There is an interesting passage in the book of Acts where Paul in his missionary journeys comes across a group of folk who had been amongst those baptized by John, but whom had not yet heard the Christian gospel. Acts 19:4-5 “Paul said, "John baptized with the baptism of repentance, telling the people to believe in the one who was to come after him, that is, in Jesus." 5 On hearing this, they were baptized in the name of the Lord Jesus.”
Such wide ranging uses of baptism within scripture has opened the way to the sacrament being practiced in differing ways amongst the Christian churches. Baptists as well as many Evangelical Protestant and Pentecostal traditions still lay great stress on repentance and starting over.
Other tradition’s stress that baptism is a prelude to what is yet to come. Many see it as a form of initiation or new beginnings. Our own tradition takes this latter route. We offer baptism to both children and adults, seeing it as related to covenant theology… and the idea that our salvation is entirely dependant of the grace of God revealed to us in Jesus Christ; who claims all people, young and old, as His own.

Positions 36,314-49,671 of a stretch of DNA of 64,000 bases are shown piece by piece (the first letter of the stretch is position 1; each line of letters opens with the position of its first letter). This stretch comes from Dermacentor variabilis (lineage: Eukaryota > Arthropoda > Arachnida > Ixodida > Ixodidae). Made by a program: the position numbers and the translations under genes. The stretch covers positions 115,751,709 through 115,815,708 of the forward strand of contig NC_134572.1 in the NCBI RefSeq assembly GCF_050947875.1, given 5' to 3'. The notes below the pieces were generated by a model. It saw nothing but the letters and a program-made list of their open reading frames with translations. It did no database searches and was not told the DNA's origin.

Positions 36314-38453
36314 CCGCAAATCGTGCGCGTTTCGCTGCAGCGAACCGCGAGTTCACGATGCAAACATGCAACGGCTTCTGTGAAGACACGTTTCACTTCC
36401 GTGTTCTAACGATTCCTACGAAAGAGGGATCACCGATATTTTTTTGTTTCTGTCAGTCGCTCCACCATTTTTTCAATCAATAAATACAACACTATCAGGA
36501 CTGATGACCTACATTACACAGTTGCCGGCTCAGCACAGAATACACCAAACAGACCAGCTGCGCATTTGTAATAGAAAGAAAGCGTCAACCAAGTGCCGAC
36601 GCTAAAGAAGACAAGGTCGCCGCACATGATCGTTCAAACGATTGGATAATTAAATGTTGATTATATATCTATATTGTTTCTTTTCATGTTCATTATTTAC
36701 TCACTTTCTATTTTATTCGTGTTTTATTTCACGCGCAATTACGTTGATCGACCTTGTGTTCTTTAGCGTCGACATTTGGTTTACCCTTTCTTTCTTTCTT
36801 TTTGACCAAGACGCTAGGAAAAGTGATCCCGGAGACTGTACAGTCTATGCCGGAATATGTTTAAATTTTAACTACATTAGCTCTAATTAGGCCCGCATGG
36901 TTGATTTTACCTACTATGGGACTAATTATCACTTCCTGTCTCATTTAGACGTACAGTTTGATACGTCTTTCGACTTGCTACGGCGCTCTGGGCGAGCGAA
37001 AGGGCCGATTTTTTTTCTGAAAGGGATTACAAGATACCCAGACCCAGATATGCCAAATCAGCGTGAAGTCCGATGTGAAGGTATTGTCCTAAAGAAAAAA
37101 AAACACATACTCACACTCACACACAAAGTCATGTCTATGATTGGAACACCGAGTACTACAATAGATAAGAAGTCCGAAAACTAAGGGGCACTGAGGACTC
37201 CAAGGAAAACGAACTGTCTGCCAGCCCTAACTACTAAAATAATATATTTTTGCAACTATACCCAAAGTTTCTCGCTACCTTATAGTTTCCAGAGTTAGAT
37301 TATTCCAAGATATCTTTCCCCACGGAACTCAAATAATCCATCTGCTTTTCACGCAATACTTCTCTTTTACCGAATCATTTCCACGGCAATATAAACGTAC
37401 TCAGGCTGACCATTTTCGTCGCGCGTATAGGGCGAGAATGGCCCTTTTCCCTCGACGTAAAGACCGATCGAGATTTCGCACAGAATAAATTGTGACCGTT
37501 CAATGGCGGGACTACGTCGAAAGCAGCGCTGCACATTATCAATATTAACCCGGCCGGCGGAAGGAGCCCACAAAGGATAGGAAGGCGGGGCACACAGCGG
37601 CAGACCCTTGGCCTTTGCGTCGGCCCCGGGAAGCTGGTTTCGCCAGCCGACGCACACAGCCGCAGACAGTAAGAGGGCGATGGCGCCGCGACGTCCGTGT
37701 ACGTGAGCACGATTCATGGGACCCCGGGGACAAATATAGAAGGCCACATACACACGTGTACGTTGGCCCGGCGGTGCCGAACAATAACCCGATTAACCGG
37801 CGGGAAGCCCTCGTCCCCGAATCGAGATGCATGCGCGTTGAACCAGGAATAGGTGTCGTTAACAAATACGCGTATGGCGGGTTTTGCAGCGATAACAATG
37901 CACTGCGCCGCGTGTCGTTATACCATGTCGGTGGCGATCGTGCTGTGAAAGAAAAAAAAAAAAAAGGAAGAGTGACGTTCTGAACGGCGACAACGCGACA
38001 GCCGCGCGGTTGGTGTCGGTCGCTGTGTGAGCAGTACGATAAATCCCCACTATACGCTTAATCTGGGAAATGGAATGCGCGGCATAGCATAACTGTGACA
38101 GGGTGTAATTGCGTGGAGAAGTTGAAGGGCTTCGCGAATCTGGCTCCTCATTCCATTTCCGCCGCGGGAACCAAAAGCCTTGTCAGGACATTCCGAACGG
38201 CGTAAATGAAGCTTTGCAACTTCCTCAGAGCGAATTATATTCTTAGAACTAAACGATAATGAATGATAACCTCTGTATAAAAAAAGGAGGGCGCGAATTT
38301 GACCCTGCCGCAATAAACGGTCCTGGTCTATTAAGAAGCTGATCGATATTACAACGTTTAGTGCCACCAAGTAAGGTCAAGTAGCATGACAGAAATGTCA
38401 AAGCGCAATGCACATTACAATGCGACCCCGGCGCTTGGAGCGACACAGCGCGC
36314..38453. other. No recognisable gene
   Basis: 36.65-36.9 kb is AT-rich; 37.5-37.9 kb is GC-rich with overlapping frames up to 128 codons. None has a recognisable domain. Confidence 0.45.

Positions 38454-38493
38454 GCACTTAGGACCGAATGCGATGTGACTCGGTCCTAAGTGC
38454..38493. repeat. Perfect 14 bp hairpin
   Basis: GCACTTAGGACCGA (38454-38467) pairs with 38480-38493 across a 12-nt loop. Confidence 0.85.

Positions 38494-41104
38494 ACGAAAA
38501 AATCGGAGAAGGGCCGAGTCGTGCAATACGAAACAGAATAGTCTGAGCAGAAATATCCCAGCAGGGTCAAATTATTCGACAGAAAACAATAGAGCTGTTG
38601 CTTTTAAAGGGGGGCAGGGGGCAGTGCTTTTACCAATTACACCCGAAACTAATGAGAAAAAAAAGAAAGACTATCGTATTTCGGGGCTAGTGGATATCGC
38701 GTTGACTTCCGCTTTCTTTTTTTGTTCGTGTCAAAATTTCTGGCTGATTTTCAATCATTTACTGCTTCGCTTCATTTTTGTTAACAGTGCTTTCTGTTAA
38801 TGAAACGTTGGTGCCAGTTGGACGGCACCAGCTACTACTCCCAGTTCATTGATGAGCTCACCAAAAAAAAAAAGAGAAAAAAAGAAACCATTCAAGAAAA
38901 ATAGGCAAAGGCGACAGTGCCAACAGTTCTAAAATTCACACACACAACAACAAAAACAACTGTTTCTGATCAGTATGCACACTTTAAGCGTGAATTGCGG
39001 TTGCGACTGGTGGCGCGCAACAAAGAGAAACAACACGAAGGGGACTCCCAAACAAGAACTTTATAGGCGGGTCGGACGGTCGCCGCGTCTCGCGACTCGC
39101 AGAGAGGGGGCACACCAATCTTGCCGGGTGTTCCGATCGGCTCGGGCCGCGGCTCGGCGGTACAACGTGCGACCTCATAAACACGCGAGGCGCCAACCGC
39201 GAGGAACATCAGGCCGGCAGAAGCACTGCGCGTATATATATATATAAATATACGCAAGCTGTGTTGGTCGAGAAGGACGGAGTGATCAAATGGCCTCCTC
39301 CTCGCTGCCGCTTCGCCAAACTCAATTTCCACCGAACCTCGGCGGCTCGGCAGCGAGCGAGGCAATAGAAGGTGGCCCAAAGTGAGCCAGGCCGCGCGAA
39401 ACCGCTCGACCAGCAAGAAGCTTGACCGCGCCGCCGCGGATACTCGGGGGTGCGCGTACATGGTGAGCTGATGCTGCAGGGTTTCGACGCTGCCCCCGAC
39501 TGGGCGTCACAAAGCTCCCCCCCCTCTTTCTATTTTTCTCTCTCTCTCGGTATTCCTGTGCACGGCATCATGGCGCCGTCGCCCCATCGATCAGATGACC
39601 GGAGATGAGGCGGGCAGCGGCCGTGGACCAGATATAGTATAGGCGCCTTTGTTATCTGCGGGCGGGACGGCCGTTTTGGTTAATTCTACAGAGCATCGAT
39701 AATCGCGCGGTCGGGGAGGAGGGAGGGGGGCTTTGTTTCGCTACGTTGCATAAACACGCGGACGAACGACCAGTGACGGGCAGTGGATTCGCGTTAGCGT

What was the reaction to John’s preaching? The crowds came. People wondered if he were the messiah. Word of his ministry even spread to Herod’s palace, particularly when John rebuked him for marrying Herodias, his brothers wife. For such open criticism John is eventually imprisoned and executed.